Learning about shin splints and leg pain

Long distance runners are in the midst of both cross-country and marathon running seasons. Running on trails or asphalt can lead to lower leg pain. Shin splints, also known as medial tibial stress syndrome, is a general term used to describe lower leg pain.

The lower portion of the leg consists of two large bones: the tibia and the fibula. A membrane between these bones, the interosseous membrane and the anterior intermuscular septum, form four compartments. These compartments consist of an intricate network of muscles, arteries, veins and nerves that allows the ankle to move in multiple directions.

Shin splints are often associated with changes in running patterns. They can be attributed to using different types of footwear including excessively worn running shoes, rapidly increasing running distances and association with other injuries in the same or opposite extremity.

Compartment syndrome is among the most serious conditions that may be mistaken for shin splints. This syndrome consists of increased pressure within one of the four compartments of the lower leg. The increased pressure is a direct result of an injury causing swelling within a closed space.

The increased compartment pressure results in an inability for venous blood to drain and arterial blood to enter. The consequence is a lack of nutrients and oxygenated blood to muscles and nerves causing these tissues to atrophy and cease to function.

“The first step in treating shin splints is to find the cause,” reports Ms. Janeen Beetle, head athletic trainer at Norwich Free Academy. “Ice cup massage combined with anti-inflammatory medications provides the best treatment. Strengthening lower extremity muscles can help prevent recurrences.” 

Careful evaluation of lower leg pain can avoid serious complications.

Dr. Alessi is a neurologist in Norwich and serves as an on-air contributor for ESPN. He is director of UConn NeuroSport and can be reached at agalessi@uchc.edu

What does CTE really mean?

The recent information that former New England Patriots football player, Aaron Hernandez, was found to have evidence of Chronic Traumatic Encephalopathy (CTE) at autopsy has been followed by multiple opinions and at least one lawsuit.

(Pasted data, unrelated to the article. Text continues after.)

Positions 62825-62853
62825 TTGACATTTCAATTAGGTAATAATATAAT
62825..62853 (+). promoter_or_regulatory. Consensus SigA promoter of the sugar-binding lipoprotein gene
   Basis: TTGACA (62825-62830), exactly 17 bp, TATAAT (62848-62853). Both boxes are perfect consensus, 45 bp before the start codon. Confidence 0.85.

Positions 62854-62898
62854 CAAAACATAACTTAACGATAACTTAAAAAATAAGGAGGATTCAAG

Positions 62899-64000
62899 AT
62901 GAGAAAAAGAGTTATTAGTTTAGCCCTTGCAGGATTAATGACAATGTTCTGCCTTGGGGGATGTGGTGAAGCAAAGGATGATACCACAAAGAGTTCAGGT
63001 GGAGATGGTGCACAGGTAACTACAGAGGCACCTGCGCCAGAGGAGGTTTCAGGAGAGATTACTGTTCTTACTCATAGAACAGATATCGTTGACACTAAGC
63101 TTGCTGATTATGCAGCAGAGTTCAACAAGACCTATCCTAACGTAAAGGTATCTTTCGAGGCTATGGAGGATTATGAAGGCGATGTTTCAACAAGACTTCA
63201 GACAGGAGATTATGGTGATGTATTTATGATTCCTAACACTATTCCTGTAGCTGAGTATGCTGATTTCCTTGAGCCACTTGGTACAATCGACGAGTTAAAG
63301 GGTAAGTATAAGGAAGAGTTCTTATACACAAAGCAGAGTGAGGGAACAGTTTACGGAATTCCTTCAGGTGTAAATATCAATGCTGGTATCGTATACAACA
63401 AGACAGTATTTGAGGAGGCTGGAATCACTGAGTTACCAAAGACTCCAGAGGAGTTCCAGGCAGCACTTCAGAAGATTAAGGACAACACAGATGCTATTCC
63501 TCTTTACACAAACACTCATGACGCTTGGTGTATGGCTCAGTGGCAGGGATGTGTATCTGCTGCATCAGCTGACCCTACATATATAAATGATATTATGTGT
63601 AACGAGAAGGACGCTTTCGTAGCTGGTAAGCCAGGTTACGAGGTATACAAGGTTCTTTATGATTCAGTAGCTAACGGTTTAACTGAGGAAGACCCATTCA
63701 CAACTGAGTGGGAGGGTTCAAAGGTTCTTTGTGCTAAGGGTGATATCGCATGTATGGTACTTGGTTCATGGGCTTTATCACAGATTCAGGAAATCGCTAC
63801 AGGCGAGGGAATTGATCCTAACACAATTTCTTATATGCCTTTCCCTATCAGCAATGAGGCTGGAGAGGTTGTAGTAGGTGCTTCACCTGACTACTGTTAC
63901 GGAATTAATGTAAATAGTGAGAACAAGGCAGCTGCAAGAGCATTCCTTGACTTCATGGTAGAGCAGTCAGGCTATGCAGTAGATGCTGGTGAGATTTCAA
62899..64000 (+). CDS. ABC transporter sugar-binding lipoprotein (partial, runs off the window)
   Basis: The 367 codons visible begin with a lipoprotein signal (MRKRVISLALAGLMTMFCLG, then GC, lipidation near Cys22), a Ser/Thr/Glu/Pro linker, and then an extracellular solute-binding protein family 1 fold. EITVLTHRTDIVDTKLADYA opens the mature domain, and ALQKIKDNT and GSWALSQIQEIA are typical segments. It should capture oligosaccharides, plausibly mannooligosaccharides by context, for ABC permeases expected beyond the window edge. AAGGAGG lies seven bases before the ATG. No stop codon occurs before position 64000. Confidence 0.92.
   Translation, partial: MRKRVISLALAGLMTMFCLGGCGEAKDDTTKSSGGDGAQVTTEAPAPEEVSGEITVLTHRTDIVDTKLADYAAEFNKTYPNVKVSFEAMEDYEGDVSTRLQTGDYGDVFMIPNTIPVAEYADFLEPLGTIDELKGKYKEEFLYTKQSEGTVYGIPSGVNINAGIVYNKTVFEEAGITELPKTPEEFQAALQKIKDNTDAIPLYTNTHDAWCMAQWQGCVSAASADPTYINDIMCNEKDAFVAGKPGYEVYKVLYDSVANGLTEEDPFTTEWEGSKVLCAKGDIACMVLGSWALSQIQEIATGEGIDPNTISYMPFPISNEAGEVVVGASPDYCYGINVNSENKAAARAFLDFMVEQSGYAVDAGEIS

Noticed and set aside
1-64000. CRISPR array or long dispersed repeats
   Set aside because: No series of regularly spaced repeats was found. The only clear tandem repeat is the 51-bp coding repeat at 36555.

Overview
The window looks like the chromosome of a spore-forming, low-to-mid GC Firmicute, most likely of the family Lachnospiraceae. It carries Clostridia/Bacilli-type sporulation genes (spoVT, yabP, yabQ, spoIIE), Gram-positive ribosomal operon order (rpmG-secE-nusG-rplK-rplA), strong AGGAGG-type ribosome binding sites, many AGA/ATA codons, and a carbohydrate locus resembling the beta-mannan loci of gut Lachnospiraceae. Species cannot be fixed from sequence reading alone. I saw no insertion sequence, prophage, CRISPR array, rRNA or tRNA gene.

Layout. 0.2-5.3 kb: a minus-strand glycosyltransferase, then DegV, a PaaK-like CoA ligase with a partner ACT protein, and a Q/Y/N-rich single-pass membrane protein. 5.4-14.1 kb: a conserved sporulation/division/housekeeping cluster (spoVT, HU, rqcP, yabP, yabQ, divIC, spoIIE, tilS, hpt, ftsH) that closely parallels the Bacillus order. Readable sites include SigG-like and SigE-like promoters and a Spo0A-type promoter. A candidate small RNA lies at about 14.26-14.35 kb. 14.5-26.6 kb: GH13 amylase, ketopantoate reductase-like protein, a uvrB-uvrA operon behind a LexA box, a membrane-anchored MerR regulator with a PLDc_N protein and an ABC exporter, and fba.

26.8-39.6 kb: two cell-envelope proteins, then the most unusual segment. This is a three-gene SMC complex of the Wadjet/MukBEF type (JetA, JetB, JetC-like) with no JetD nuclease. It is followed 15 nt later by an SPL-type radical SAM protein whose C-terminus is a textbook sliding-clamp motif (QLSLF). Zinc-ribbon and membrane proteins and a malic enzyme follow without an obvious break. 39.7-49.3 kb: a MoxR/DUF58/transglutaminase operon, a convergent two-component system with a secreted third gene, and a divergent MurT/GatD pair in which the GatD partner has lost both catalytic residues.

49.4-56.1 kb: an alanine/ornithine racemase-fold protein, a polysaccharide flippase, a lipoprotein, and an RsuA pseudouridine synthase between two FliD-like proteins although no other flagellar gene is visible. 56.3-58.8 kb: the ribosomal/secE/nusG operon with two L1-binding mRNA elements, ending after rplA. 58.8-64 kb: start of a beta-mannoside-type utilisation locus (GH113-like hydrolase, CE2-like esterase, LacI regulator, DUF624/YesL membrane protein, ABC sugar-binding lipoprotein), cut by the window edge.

Before drawing conclusions it is important to understand CTE and what the initial scientific studies really mean.

CTE is a diagnosis based on post-mortem findings of the brain. The diagnosis is actually a refinement of the previous findings of Dr. Harrison Martland, a medical examiner in Newark, N.J., who first described post-mortem changes in the brains of boxers in 1928.

A hallmark of CTE is the presence of tau protein, a substance that naturally occurs in nerve cells and appears to leak from the cells with repeated head trauma. The amount and distribution of the staining for tau coincide with the severity of CTE.

Although the predominant studies have been done on a group of deceased football players, many of whom have faced some life challenges, a direct causation between football and CTE has not been established.

One challenge with this condition is the fact that this can only be diagnosed after death. A study published last week in the journal PLOS ONE reports the identification of a potential biomarker to diagnose CTE in the living. The protein, known as CCL11, can be found in the spinal fluid of patients suspected of suffering from CTE.

It is important to note that no one has firmly linked the actions of someone with the CTE findings. The only thing we do know is that there are changes in the brain after repeated blows.

CTE research is ongoing and there is much to learn about chronic brain injury and its relation to sports. It is unfair and dangerous to make clinical assumptions that affect society and peoples’ lives at this early stage of investigation.

Dr. Alessi is a neurologist in Norwich and serves as an on-air contributor for ESPN. He is director of UConn NeuroSport and can be reached at agalessi@uchc.edu